US Nuclear Regulatory Commission successfully hacked three times

News by Ava Fedorov

The US Nuclear Regulatory Commission (NRC), which houses detailed classified records about nuclear reactors, radioactive material storage and uranium processing plants, has been hacked three times over the past three years, according to a new report.

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Traced to a foreign country (which has not been identified), the cyber-attacks targeted NRC employees and were primarily phishing emails linking to malicious software. Though it is still unknown what information was leaked and what information the hackers were attempting to steal, the NRC took every precaution in eliminating the contaminated systems and profile information for any employee who clicked on a phishing link.

"It is extremely concerning that these attacks involved a commonly used technique of spear-phishing,” Deepen Desai, director of security research for Zscaler, said in an email to SC. “The sensitive information of prime interest to some foreign states, makes it very important for organisations like NRC to not only continuously train their employees but also update their training content more frequently. It is also imperative for such organisations to adopt a stronger security policy."

NRC spokesman, David McIntyre, addressed such criticisms in his public statement: "The NRC's computer security office detects and thwarts the vast majority of such attempts, through a strong firewall and reporting by NRC employees." McIntyre also noted that "the few attempts documented in the OIG cyber crimes unit report as gaining some access to NRC networks were detected and appropriate measures were taken."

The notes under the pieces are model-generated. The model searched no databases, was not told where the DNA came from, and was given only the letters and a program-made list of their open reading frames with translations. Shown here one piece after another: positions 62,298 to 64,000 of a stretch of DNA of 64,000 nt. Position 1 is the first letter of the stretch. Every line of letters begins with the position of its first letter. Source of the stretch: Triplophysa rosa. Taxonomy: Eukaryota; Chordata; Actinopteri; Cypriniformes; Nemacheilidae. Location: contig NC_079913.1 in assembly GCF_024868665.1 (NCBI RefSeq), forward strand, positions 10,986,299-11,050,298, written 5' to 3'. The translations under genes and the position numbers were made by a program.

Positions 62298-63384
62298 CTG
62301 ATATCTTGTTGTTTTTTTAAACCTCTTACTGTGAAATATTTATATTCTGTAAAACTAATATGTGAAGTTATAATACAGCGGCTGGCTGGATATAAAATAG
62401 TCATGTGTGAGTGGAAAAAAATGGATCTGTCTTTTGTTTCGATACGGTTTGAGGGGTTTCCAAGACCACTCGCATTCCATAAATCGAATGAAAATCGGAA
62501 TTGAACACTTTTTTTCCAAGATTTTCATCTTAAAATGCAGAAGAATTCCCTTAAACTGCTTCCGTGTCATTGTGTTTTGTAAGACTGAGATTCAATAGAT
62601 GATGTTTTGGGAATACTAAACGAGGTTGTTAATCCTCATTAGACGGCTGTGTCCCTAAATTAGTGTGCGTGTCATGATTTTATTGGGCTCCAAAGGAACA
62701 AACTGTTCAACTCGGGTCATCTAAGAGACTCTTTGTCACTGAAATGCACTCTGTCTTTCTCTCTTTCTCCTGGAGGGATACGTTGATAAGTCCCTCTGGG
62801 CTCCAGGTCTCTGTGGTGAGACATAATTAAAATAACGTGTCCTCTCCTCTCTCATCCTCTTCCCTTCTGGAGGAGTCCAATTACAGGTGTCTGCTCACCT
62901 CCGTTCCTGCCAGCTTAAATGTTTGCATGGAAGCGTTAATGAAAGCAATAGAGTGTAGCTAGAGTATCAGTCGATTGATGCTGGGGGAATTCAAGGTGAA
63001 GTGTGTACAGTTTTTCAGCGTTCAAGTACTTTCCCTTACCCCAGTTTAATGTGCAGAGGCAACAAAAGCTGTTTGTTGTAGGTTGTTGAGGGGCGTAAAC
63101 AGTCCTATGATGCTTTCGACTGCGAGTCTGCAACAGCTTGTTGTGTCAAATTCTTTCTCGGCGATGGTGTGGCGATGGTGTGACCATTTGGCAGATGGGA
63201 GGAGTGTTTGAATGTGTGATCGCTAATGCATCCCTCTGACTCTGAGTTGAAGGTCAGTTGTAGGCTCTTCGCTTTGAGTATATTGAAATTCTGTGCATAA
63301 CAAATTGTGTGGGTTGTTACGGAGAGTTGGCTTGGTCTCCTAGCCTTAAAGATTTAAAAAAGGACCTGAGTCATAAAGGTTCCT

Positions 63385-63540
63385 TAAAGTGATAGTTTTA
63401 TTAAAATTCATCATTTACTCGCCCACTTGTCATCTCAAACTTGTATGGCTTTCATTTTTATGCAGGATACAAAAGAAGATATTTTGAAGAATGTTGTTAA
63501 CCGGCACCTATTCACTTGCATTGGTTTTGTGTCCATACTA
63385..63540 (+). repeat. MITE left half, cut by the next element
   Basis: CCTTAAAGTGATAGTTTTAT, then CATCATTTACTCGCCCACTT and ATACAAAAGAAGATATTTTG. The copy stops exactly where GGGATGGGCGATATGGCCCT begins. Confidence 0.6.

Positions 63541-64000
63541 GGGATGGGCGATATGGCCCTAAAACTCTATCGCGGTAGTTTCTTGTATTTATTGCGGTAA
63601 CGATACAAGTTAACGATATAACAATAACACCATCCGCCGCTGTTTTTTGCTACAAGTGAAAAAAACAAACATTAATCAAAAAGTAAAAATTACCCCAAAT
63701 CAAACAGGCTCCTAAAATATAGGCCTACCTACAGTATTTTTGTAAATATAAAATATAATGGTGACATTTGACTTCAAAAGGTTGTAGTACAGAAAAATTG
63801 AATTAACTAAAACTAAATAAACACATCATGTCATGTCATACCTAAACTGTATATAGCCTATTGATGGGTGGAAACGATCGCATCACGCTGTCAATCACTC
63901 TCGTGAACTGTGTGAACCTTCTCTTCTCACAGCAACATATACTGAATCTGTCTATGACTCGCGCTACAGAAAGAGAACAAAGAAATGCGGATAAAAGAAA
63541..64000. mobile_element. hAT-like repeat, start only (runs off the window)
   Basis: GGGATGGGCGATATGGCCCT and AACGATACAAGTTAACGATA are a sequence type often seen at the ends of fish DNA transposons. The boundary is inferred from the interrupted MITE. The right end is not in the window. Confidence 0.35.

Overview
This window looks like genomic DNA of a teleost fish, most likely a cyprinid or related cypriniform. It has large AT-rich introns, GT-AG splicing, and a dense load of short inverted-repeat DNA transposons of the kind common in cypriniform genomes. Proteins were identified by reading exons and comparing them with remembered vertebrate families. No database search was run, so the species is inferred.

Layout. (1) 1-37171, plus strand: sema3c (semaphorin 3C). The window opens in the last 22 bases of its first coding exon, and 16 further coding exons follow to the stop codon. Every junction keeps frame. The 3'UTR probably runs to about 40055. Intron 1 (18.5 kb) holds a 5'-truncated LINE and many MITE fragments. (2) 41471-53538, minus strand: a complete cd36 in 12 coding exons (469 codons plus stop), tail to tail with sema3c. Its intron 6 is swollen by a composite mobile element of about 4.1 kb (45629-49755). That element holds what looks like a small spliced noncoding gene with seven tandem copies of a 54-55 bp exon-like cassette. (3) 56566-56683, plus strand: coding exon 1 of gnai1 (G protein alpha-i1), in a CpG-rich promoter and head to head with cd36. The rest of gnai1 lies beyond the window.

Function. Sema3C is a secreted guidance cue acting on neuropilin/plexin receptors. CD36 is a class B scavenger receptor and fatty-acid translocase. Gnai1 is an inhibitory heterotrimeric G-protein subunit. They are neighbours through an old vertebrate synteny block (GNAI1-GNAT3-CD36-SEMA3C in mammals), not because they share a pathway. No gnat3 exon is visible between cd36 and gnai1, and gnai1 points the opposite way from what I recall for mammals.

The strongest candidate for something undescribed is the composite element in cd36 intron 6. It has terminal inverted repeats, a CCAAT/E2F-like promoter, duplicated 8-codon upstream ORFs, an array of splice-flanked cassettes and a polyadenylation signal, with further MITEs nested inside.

Trey Ford, global security strategist at Rapid7, added in an email to SC: "The energy sector is a high value target, so it's no great surprise to see the NRC being targeted."

"I am encouraged by this report; several things stand out to me. First, I think it's great to see data about attacks being shared publicly so other organizations can learn from what happened. Next, there is currently a strong and understandable emphasis in organizations on preventing attacks, with less consideration on how to respond when an compromise does occur, so it's great to see that NRC were able to detect and contain these incidents.

"Finally, the work around attribution is interesting here. Many people are quick to blame China for an attack, and every miscreant attacking a network is now "advanced" and "persistent". Take note that the NRC had clean data on how many employees received the phishing email, and how many fell for it."

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